The Walker County Commission voted Monday to approve an agreement that will allow Walker County E-911 officials to be the primary official to activate the weather sirens, with Walker County Emergency …
The Walker County Commission voted Monday to approve an agreement that will allow Walker County E-911 officials to be the primary official to activate the weather sirens, with Walker County Emergency Management Agency Director Regina Myers acting as backup.
"Years past, the 911 agency actually activated sirens during tornado warnings. Then it was given to EMA to activate the sirens under tornado warnings," Myers told the commission Monday.
Myers - who is the only person staffing her department - had problems setting off the sirens remotely in June 2018 while she was at school, as she was not within range with the mobile technology she had.
She said she approached E-911 to be a backup, but in reviewing the matter, officials from both sides agreed that it made more sense for E-911, with its various officials, to have first responsibility to activate the sirens, with Myers to be the backup.
Myers will still serve as back up, as well as take turns with E-911 to test the systems. She said her agency will still be responsible for overall maintenance of the sirens, although it only says in the agreement that "Walker County" will be in charge of maintenance and upkeep.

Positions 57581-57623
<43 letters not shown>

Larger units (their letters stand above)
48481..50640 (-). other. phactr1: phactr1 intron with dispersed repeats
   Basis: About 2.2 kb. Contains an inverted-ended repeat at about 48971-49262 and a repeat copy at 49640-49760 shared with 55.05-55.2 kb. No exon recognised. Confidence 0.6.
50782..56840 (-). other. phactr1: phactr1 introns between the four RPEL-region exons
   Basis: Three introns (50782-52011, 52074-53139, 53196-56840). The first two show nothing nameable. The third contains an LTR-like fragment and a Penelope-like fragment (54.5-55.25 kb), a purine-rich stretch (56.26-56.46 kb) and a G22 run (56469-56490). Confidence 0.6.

Currently, thanks to ladybugs getting into a duct system and getting water into a radio board, only one siren is in disrepair and is being attended to. District 4 Commissioner Steven Aderholt noted six years ago, only 24 of the 45 sirens were operational.
"It's so great to have such a good working relationship" between Myers, the commission and E-911 Director Tim Thomas and the E-911 board, District 1 Commissioner Keith Davis said. "Lots of things go on behind the scenes between the two entities, especially during storms," Davis said.
Thomas said it made good sense to make the change as E-911 operates 24/7 each day. "We're glad to help out and do it," he said.
Myers said officials didn't want to overload dispatchers with their work, so they were consulted first during the process.
The agreement approved by the commission notes that once E-911 activates the sirens, it will then try to contact the EMA director, with those attempts being logged. If EMA gets word of the warning first, that agency will contact E-911 and advise it to activate the sirens. E-911 will not be held liable in the activation of the sirens.
"During a severe weather event, E-911 will monitor the National Weather Service, 800, radio, local television stations, NOAA weather radio and the weather radar computer to stay current with severe weather watches and warnings," the agreement said.
Either side can get out of the pact by giving 30 days notice.